GLENDALE, AZ — A female police officer inside a special Glendale police unit was subjected to years of bullying, harassment, mistreatment, and a cruel childish prank by a notorious policeman, according to an internal complaint and investigation.
The main culprit of the workplace harassment was Officer Matthew Schneider, who is under FBI investigation after body camera video revealed how he pulled down the shorts of a handcuffed man and tasered him in the groin.
However, the female officer also raised concerns with other members of the Gateway Neighborhood Response Squad and supervisors who she felt failed to keep control.
“I feel I have also been excluded and isolated from certain members of NRS because I am a more conservative, 'by-the-book' police officer,” the officer wrote in her complaint. “I feel I am very mindful of consent and search and seizure issues. I think things should be done the right way and believe we should hold ourselves to a certain standard. I feel some members of Gateway NRS subscribe to a more relaxed view of these issues, and I feel like lines have been blurred at times. I feel this has resulted in me being excluded since some squad members might feel I would not approve of or question some of their practices.”
ABC15 is not naming the female officer because the Glendale Police Department considers her a victim.
She said she waited years before filing the complaint, hoping things would get better. The officer was concerned about how she would be perceived once she brought the issues forward in an official investigation.
“I feel my career will be forever changed from this point forward, and I will certainly be subjected to undeserved backlash for having come forward,” the officer wrote. “These are all things I wished to have avoided all the times I tried using my chain of command to address the problem.”
Schneider and a pair of supervisors were disciplined after an internal investigation. They received either a written reprimand or memo of correction.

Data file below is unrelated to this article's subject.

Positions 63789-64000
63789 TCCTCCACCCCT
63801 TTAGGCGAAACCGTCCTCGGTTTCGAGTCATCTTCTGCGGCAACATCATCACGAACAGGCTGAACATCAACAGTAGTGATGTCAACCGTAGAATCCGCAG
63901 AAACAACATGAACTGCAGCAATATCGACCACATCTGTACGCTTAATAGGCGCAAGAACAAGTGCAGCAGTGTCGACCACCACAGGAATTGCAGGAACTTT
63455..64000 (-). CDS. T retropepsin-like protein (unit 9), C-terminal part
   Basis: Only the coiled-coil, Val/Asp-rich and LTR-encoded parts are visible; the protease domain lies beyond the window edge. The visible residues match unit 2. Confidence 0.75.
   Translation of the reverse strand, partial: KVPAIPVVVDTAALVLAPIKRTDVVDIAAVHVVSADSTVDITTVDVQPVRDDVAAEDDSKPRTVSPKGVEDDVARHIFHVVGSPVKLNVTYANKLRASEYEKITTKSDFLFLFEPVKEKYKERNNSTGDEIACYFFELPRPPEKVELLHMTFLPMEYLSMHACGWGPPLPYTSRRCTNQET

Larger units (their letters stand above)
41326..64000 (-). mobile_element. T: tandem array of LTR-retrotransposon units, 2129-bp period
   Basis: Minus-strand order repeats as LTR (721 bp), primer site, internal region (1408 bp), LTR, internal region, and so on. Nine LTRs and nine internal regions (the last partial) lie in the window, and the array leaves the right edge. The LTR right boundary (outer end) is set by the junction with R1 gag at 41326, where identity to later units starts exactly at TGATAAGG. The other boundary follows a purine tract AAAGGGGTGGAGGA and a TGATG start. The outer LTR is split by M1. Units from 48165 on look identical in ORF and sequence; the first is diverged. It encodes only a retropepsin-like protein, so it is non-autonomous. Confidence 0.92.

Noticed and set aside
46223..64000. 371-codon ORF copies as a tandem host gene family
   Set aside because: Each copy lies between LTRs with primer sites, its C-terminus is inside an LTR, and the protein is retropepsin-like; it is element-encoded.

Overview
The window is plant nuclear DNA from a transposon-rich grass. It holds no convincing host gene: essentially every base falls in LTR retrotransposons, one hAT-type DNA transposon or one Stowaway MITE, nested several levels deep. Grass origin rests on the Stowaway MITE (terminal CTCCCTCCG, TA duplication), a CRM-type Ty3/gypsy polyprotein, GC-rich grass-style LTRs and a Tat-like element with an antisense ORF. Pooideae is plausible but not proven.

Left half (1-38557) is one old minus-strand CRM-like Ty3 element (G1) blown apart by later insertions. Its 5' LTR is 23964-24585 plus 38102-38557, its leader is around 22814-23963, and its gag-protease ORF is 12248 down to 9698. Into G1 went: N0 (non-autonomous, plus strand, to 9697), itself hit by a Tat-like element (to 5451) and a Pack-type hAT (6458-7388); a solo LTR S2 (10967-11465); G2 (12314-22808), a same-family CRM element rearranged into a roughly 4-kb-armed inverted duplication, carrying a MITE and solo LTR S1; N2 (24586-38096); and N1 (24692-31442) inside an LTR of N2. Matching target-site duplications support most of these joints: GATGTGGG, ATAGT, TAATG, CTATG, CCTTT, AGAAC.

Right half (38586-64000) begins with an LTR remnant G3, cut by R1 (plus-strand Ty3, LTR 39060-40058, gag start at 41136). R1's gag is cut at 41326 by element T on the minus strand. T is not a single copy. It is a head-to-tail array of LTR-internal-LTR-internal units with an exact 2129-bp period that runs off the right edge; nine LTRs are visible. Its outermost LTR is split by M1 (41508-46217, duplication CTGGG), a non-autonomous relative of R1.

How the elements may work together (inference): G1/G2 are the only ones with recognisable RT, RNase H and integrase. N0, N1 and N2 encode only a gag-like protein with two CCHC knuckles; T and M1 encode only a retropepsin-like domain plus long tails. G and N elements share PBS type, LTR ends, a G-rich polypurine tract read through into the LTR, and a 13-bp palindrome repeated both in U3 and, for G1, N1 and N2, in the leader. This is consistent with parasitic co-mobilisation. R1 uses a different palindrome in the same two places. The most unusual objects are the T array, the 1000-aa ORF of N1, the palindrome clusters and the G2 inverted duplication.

“The Glendale Police Department takes all allegations of misconduct seriously and we have policies in place to investigate and appropriately correct officer misconduct and error,” said Glendale spokesperson Lt. Jay O’Neill. “Consistent with the city’s dedication to accountability and transparency, the employee and two supervisors were appropriately disciplined at the conclusion of the investigation.”
One of the focuses of the internal investigation was an event known as the “chair incident.”
The female officer claimed Schneider “humiliated” her by pulling a chair out from underneath her, causing her to fall onto the floor in front of other police employees.
Schneider denied he pulled the chair out from underneath the woman. He claimed during an internal interview she “somehow ended up on the ground” but he didn’t know how.
However, other officers witnessed it.
“The chair pulling incident, I couldn’t believe what was, what I was seeing,” said Officer Roy Lewis during an interview with investigators. “
In Schneider’s written reprimand, it mentions the “chair incident.”
“While the incident was not fully investigated at the time as it should have been, there were witnesses that were present at the time it occurred,” according to the reprimand. “The incident was significant enough that it was discussed at length and had clearly impacted those who had witnessed it happen, as well as the involved officers individually, and the squad as a whole.”
Despite the statement in Schneider’s disciplinary record, when asked why Glendale police didn’t investigate the chair incident more thoroughly, a Glendale spokesperson challenged the question in a written response.
“Your question rests on your opinion and the untrue assumption that the incident was not thoroughly investigated,” Lt. O’Neill wrote in an email. “The City takes every claim of harassment seriously and conducted a thorough investigation into the allegations consistent with our policies.”
Glendale police have repeatedly declined on-camera interviews related to Officer Schneider and other issues of misconduct.
It also took more than seven months for Glendale to release the internal investigation.
The department had claimed the records were blocked from release because of a protective order in an unrelated lawsuit.
In early September, Glendale’s attorney sought to keep the records sealed by filing a new motion in federal court. However, in a recent order, a judge told the city that the lawsuit didn’t prevent the release of the records under public records laws.
Contact ABC15 Investigator Dave Biscobing at email@example.com.